Hepatitis E medical therapy

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Editor-In-Chief: C. Michael Gibson, M.S., M.D. [1]; Associate Editor(s)-in-Chief: João André Alves Silva, M.D. [2]


Immunocompetent patients usually do not require any medical therapy. However, patients with pre-existing liver disease, particularly transplanted patients on immunosuppressive therapy, often develop chronic infection and require antiviral therapy. Antiviral therapy may include either Ribavirin monotherapy (first-line), Pegylated interferon-α monotherapy, or a combination of both.

Medical Therapy

As no specific therapy is capable of altering the course of acute hepatitis E infection, prevention is the most effective approach against the disease. Hospitalization is required for fulminant hepatitis and should be considered for infected pregnant women.[1][2][3]

Acute Hepatitis E

The majority of hepatitis E cases in immunocompetent patients are self-limited. Some patients may require symptomatic treatment, however, HEV infection resolves spontaneously in most cases.[4]

Patients with pre-existing liver conditions, may require treatment with ribavirin. A patient who received treatment with ribavirin showed a normalization of bilirubin levels and a decrease in transaminases.[5][6]

Pregnant women with hepatitis E should be treated, however, a specific treatment regimen has not been established. Ribavirin might be indicated for the treatment of these patients. Despite the teratogenic contra-indications of ribavirin, the risks of HEV infection for the mother and fetus may outweigh the teratogenicity risks of the drug.[7]

Chronic Hepatitis E

Chronic HEV infection often occurs in transplanted patients. In this group of patients, viral clearance is the ideal therapeutic target. Three treatment options are available:

Due to the lack of evidence regarding the treatment of chronic hepatitis E, this should be individualized for each patient, according to:

Assessment of a potential reduction of the immunosuppressive therapy, particularly of the T-cell suppression, is the initial approach to treat these patients. 30 % of cases in whom this approach is possible, are cleared from HEV.[8][9]

Patients for whom a reduction of immunosuppression is not possible, and for those who fail to respond to this reduction, antiviral therapy should be considered.[7] This may include pegylated interferon-α monotherapy; ribavirin monotherapy; or a combination of both.[8][10][11][12]

Antiviral Therapy
Drug Characteristics
Ribavirin Monotherapy
  • First treatment option for patients with chronic hepatitis E
  • HEV is often cleared after a few weeks of ribavirin monotherapy
  • Usually prescribed: 600 - 1000 mg/day, during 3 months, however, it must be adjusted to the patient's renal function in order to avoid hemolytic anemia induced by the drug[7]
Pegylated Interferon-α Monotherapy
  • Must be used with caution since it increases the risk of rejection in kidney transplanted patients
  • The duration of treatment may range from 3 to 12 months
  • Due to its severe side-effects and potential organ rejection, it is not indicated in heart or kidney-tranplanted patients


  1. "Hepatitis E" (PDF).
  2. Fields, Bernard (2013). Fields virology. Philadelphia: Wolters Kluwer Health/Lippincott Williams & Wilkins. ISBN 9781451105636.
  3. LastName, FirstName (2011). Lippincott's guide to infectious diseases. Philadelphia: Wolters Kluwer/Lippincott Williams & Wilkins Health. ISBN 1605479756.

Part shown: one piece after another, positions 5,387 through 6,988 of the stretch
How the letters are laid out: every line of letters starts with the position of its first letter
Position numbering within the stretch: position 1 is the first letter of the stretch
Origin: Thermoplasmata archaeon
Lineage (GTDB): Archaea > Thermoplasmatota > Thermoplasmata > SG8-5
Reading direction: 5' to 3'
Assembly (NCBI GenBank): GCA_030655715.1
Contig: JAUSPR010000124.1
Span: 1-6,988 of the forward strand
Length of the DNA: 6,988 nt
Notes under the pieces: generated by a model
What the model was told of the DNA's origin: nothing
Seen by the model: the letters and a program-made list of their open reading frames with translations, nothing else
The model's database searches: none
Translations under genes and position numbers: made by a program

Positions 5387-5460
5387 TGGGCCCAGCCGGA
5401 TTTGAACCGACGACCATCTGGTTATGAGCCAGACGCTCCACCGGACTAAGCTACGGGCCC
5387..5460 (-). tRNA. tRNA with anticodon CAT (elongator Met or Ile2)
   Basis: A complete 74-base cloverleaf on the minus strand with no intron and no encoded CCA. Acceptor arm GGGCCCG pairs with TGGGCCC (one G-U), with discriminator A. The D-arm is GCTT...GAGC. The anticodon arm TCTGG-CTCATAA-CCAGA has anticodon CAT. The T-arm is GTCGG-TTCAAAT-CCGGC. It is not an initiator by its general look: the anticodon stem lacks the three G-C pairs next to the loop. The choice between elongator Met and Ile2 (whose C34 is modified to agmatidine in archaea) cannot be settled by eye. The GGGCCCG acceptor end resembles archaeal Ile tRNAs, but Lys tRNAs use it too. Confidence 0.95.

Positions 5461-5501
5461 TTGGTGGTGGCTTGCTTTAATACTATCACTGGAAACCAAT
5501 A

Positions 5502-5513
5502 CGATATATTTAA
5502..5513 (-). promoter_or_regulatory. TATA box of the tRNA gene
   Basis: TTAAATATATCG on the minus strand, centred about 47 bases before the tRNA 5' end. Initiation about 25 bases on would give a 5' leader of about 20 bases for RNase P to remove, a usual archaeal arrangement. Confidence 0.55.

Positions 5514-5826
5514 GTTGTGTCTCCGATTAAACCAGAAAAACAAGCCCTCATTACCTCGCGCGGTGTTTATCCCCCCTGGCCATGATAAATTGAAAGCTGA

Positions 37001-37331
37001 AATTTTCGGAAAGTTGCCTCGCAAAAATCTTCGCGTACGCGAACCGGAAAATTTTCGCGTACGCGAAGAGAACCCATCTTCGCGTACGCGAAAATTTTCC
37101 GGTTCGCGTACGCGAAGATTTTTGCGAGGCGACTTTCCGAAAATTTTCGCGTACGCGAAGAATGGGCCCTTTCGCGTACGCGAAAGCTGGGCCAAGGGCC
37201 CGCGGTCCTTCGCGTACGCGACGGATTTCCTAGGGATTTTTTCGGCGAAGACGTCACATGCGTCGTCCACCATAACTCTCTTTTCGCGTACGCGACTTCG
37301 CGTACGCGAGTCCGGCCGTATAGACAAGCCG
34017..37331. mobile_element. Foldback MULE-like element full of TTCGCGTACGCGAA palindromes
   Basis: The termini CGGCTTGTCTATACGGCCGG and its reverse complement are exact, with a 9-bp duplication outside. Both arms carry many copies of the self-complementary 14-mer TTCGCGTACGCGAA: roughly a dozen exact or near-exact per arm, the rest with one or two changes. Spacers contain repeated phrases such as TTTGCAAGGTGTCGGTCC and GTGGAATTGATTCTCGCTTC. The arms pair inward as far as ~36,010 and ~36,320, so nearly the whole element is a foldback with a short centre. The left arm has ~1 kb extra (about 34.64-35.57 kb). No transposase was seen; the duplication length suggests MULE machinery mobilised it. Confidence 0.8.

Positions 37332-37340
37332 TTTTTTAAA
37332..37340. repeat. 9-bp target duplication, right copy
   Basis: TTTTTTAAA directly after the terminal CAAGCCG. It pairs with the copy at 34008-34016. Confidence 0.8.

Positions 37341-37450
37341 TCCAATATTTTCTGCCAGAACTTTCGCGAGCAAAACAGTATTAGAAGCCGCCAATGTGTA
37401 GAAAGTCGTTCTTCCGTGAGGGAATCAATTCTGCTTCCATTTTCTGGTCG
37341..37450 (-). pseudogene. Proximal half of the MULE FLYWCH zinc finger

4. Wedemeyer H, Pischke S, Manns MP (2012). "Pathogenesis and treatment of hepatitis e virus infection". Gastroenterology. 142 (6): 1388–1397.e1. doi:10.1053/j.gastro.2012.02.014. PMID 22537448.
  5. Péron JM, Dalton H, Izopet J, Kamar N (2011). "Acute autochthonous hepatitis E in western patients with underlying chronic liver disease: a role for ribavirin?". J Hepatol. 54 (6): 1323–4, author reply 1324-5. doi:10.1016/j.jhep.2011.01.009. PMID 21281681.
  6. Gerolami R, Borentain P, Raissouni F, Motte A, Solas C, Colson P (2011). "Treatment of severe acute hepatitis E by ribavirin". J Clin Virol. 52 (1): 60–2. doi:10.1016/j.jcv.2011.06.004. PMID 21764632.
  7. 7.0 7.1 7.2 Kamar N, Bendall R, Legrand-Abravanel F, Xia NS, Ijaz S, Izopet J; et al. (2012). "Hepatitis E." Lancet. 379 (9835): 2477–88. doi:10.1016/S0140-6736(11)61849-7. PMID 22549046.
  8. 8.0 8.1 Kamar N, Rostaing L, Abravanel F, Garrouste C, Lhomme S, Esposito L; et al. (2010). "Ribavirin therapy inhibits viral replication on patients with chronic hepatitis e virus infection". Gastroenterology. 139 (5): 1612–8. doi:10.1053/j.gastro.2010.08.002. PMID 20708006.
  9. Kamar N, Abravanel F, Selves J, Garrouste C, Esposito L, Lavayssière L; et al. (2010). "Influence of immunosuppressive therapy on the natural history of genotype 3 hepatitis-E virus infection after organ transplantation". Transplantation. 89 (3): 353–60. doi:10.1097/TP.0b013e3181c4096c. PMID 20145528.
  10. Kamar N, Rostaing L, Abravanel F, Garrouste C, Esposito L, Cardeau-Desangles I; et al. (2010). "Pegylated interferon-alpha for treating chronic hepatitis E virus infection after liver transplantation". Clin Infect Dis. 50 (5): e30–3. doi:10.1086/650488. PMID 20113176.
  11. Haagsma EB, Riezebos-Brilman A, van den Berg AP, Porte RJ, Niesters HG (2010). "Treatment of chronic hepatitis E in liver transplant recipients with pegylated interferon alpha-2b". Liver Transpl. 16 (4): 474–7. doi:10.1002/lt.22014. PMID 20373458.
  12. Dalton HR, Keane FE, Bendall R, Mathew J, Ijaz S (2011). "Treatment of chronic hepatitis E in a patient with HIV infection". Ann Intern Med. 155 (7): 479–80. doi:10.7326/0003-4819-155-7-201110040-00017. PMID 21969351.

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